Date of Award
Restricted Access Dissertation
Doctor of Philosophy
Field of Study
Pharmacology and Neuroscience
Graduate School of Biomedical Sciences
Purpose: Obesity is an adverse health condition characterized by excessive weight gain. Aside from the pathological conditions most commonly associated with obesity, recent epidemiological studies have suggested that obesity may be associated with impaired learning and memory. Previous research has linked inflammation and oxidative stress, cellular changes that occur consequent to obesity, to impaired cognitive function. Obese rodent models have been established and are commonly used for obesity-related research; however, with respect to the effect of obesity on cognitive function, the data remain inconclusive. In these studies, two obese mouse models, representing two obesity-inducing causes: genetic vs. environment, were behaviorally characterized in order to determine which model was best suited to study behavioral and cellular changes associated with obesity. Furthermore, a suitable model needed to be identified to carry on studies focusing on the relation between aging and obesity, as one would predict an exacerbation of the impairment in old obese models with age. The current studies were also based on the rationale that a dietary intervention at mid-life would ameliorate behavioral and biochemical changes observed with obesity.
Methods: In study I, separate groups of 6-month old male and female C57BL/6 and leptin-deficient (ob/ob) were subjected to a battery of behavioral tests for motor, cognitive and visual function. In study II, separate groups of male C57BL/6 mice aged to 6- or 12-months were fed ad libitum either a control diet or a high-fat diet since 6- weeks of age. In a subset of the aged mice, a dietary intervention was introduced such that these mice were switched from the high-fat diet to the control diet at 6-months of age. Mice were subjected to a battery of behavioral tests at 6- or 12-months that required utilization of various component of memory, learning and visual function. Results: In study I, cognitive impairments were observed in the obese mice, and were exacerbated in female mice. While overall spatial learning was unaffected, male and female ob/ob mice performed worse on an active avoidance paradigm, indicating frontal cortical impairment. The ob/ob mice also performed worse on vision-associated tests. The results from this study suggested that obesity impairs cognitive and visual function in a sex-dependent manner. In study II, increased anxiety was observed in diet-induced obese mice; however, spontaneous activity, spatial capacity and performance on the active avoidance paradigm were unaffected. The dietary intervention reversed the effect of obesity on anxiety-like behaviors, but failed to improve cognitive and motor function. Visual impairments were observed in diet-induced obese mice, and these impairments were exacerbated with age. The results from study II indicated that diet- induced obese mice could be used to study the effects of obesity on visual, but not cognitive function.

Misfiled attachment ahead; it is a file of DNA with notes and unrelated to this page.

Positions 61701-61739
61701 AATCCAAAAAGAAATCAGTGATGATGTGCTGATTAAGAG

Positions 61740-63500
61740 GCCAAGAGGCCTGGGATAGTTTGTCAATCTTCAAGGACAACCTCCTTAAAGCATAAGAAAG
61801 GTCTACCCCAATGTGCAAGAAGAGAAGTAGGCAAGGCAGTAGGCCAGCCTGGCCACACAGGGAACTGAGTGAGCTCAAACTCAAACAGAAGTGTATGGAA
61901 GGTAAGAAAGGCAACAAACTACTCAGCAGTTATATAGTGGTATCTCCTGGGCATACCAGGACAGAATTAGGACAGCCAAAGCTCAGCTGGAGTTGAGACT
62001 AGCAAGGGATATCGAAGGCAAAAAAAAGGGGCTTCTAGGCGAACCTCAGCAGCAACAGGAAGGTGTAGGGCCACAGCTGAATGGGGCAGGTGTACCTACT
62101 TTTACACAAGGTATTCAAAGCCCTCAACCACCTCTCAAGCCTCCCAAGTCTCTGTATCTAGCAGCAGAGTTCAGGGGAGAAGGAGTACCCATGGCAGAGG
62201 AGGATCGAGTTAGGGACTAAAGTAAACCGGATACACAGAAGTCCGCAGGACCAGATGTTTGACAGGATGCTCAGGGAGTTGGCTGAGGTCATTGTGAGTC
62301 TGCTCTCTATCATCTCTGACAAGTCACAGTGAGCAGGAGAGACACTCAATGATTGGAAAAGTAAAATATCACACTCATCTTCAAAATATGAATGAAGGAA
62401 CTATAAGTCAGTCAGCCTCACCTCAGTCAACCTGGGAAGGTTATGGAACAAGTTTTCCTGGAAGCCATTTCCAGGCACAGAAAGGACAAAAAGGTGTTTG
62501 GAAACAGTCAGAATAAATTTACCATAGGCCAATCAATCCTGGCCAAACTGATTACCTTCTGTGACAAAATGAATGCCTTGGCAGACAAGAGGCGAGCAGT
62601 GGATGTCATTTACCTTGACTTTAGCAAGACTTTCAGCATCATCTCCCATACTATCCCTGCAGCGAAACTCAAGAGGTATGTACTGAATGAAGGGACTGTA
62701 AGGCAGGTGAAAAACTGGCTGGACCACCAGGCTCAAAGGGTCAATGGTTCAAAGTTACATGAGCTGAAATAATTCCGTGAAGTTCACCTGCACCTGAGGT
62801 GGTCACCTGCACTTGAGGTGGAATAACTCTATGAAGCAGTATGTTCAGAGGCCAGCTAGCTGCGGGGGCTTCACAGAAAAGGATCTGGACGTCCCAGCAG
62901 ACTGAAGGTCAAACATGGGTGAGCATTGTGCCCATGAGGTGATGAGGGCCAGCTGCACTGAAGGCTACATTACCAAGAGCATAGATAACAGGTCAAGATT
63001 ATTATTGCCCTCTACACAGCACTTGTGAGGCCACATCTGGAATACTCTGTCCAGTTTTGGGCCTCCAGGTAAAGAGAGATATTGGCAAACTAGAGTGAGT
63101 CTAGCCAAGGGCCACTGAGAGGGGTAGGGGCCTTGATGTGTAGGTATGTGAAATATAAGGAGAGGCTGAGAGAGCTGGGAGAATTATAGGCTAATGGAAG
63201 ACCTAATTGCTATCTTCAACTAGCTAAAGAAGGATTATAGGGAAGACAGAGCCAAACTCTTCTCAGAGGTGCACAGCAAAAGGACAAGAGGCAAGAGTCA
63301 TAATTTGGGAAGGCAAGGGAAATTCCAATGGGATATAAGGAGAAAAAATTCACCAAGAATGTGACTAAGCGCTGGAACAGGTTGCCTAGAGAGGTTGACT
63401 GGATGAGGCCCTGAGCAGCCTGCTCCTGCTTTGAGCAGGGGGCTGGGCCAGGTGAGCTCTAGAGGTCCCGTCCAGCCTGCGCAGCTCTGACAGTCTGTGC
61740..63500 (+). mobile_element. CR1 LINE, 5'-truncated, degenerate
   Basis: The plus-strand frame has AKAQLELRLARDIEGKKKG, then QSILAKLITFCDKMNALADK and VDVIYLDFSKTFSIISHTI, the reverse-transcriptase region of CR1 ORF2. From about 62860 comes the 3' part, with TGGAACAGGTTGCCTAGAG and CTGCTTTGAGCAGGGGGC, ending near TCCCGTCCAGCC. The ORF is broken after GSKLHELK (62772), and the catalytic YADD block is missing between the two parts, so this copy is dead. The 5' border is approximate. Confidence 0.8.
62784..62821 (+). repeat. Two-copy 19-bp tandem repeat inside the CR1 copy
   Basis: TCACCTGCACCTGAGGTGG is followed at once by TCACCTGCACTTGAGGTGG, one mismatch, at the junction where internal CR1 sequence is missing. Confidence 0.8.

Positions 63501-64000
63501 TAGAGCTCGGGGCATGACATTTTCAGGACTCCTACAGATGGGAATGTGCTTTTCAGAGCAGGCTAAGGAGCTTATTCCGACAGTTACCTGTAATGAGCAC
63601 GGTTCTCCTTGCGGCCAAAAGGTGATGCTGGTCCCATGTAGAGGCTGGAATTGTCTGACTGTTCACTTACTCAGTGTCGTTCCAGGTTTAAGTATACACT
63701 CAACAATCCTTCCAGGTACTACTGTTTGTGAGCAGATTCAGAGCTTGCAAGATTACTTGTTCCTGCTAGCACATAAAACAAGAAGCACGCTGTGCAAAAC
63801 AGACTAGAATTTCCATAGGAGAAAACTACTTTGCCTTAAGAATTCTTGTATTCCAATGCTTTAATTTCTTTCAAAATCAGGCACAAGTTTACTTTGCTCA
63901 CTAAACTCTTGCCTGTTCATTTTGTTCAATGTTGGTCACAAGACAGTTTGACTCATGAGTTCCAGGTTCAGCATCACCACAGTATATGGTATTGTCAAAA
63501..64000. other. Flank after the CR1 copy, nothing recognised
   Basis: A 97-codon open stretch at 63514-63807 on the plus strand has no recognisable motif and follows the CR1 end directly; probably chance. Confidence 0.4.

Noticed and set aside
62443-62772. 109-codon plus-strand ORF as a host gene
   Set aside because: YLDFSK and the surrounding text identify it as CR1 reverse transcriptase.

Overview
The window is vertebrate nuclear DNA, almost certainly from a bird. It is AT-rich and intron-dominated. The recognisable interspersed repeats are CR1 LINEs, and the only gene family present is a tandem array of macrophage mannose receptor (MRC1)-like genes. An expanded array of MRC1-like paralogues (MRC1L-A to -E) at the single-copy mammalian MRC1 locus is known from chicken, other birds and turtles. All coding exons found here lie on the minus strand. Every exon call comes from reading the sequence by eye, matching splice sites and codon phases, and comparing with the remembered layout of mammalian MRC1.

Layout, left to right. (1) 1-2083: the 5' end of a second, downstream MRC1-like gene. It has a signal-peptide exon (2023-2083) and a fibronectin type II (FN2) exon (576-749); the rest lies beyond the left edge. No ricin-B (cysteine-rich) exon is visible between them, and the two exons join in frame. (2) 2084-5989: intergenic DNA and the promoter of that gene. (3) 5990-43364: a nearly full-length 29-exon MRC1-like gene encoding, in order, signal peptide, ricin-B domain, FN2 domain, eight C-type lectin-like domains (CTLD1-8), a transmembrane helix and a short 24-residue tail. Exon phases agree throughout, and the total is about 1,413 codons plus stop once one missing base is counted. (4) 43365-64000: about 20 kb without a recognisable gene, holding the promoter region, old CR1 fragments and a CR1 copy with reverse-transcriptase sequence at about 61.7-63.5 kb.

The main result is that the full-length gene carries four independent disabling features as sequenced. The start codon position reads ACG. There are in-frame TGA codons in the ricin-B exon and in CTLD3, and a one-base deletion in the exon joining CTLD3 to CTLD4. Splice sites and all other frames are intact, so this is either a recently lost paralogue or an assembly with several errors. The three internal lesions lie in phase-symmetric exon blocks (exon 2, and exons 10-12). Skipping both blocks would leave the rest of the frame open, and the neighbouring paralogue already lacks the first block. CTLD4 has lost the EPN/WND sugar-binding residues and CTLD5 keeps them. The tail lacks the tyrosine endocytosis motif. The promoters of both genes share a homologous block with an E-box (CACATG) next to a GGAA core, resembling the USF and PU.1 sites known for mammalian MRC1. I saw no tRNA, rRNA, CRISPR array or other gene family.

Conclusions: Overall, the hypothesis that obesity impairs cognitive function and exacerbates age-related impairments was not supported and the dietary intervention had minor effects. However, in both models, obesity impaired visual function and it was exacerbated at older ages. These findings suggest that ob/ob and diet-induced obese mice are valid animal models for investigating obesity-induced visual disorders.
Currie-Elolf, L. M.
"The Association between Obesity, Cognition, and Visual Function" Fort Worth, Tx: University of North Texas Health Science Center;